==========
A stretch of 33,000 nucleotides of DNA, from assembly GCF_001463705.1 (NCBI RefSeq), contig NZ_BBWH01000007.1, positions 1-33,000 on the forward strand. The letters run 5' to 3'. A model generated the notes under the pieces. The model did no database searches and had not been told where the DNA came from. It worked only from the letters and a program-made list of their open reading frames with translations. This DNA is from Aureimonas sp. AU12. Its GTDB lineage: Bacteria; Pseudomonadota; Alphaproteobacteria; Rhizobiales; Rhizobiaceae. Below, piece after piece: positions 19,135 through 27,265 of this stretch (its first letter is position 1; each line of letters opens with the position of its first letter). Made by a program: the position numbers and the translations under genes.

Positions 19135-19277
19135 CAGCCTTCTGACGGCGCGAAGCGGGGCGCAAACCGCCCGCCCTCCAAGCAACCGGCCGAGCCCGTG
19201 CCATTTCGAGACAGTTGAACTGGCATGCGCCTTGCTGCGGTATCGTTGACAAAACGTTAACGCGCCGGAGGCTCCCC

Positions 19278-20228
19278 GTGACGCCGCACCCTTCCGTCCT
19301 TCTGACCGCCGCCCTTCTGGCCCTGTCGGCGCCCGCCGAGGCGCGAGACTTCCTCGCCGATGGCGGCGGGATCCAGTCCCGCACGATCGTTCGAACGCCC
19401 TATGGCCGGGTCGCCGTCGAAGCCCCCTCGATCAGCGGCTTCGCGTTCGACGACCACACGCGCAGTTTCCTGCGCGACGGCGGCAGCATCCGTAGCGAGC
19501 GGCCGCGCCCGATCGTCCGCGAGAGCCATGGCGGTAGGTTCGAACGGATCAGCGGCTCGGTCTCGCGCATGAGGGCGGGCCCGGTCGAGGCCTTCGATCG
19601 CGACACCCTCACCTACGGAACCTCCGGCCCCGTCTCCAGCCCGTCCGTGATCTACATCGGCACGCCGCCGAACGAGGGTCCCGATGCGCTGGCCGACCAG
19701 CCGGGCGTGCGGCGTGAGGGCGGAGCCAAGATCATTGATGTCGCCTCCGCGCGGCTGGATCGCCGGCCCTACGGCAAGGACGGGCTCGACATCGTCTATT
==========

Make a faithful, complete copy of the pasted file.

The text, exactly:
A stretch of 33,000 nucleotides of DNA, from assembly GCF_001463705.1 (NCBI RefSeq), contig NZ_BBWH01000007.1, positions 1-33,000 on the forward strand. The letters run 5' to 3'. A model generated the notes under the pieces. The model did no database searches and had not been told where the DNA came from. It worked only from the letters and a program-made list of their open reading frames with translations. This DNA is from Aureimonas sp. AU12. Its GTDB lineage: Bacteria; Pseudomonadota; Alphaproteobacteria; Rhizobiales; Rhizobiaceae. Below, piece after piece: positions 19,135 through 27,265 of this stretch (its first letter is position 1; each line of letters opens with the position of its first letter). Made by a program: the position numbers and the translations under genes.

Positions 19135-19277
19135 CAGCCTTCTGACGGCGCGAAGCGGGGCGCAAACCGCCCGCCCTCCAAGCAACCGGCCGAGCCCGTG
19201 CCATTTCGAGACAGTTGAACTGGCATGCGCCTTGCTGCGGTATCGTTGACAAAACGTTAACGCGCCGGAGGCTCCCC

Positions 19278-20228
19278 GTGACGCCGCACCCTTCCGTCCT
19301 TCTGACCGCCGCCCTTCTGGCCCTGTCGGCGCCCGCCGAGGCGCGAGACTTCCTCGCCGATGGCGGCGGGATCCAGTCCCGCACGATCGTTCGAACGCCC
19401 TATGGCCGGGTCGCCGTCGAAGCCCCCTCGATCAGCGGCTTCGCGTTCGACGACCACACGCGCAGTTTCCTGCGCGACGGCGGCAGCATCCGTAGCGAGC
19501 GGCCGCGCCCGATCGTCCGCGAGAGCCATGGCGGTAGGTTCGAACGGATCAGCGGCTCGGTCTCGCGCATGAGGGCGGGCCCGGTCGAGGCCTTCGATCG
19601 CGACACCCTCACCTACGGAACCTCCGGCCCCGTCTCCAGCCCGTCCGTGATCTACATCGGCACGCCGCCGAACGAGGGTCCCGATGCGCTGGCCGACCAG
19701 CCGGGCGTGCGGCGTGAGGGCGGAGCCAAGATCATTGATGTCGCCTCCGCGCGGCTGGATCGCCGGCCCTACGGCAAGGACGGGCTCGACATCGTCTATT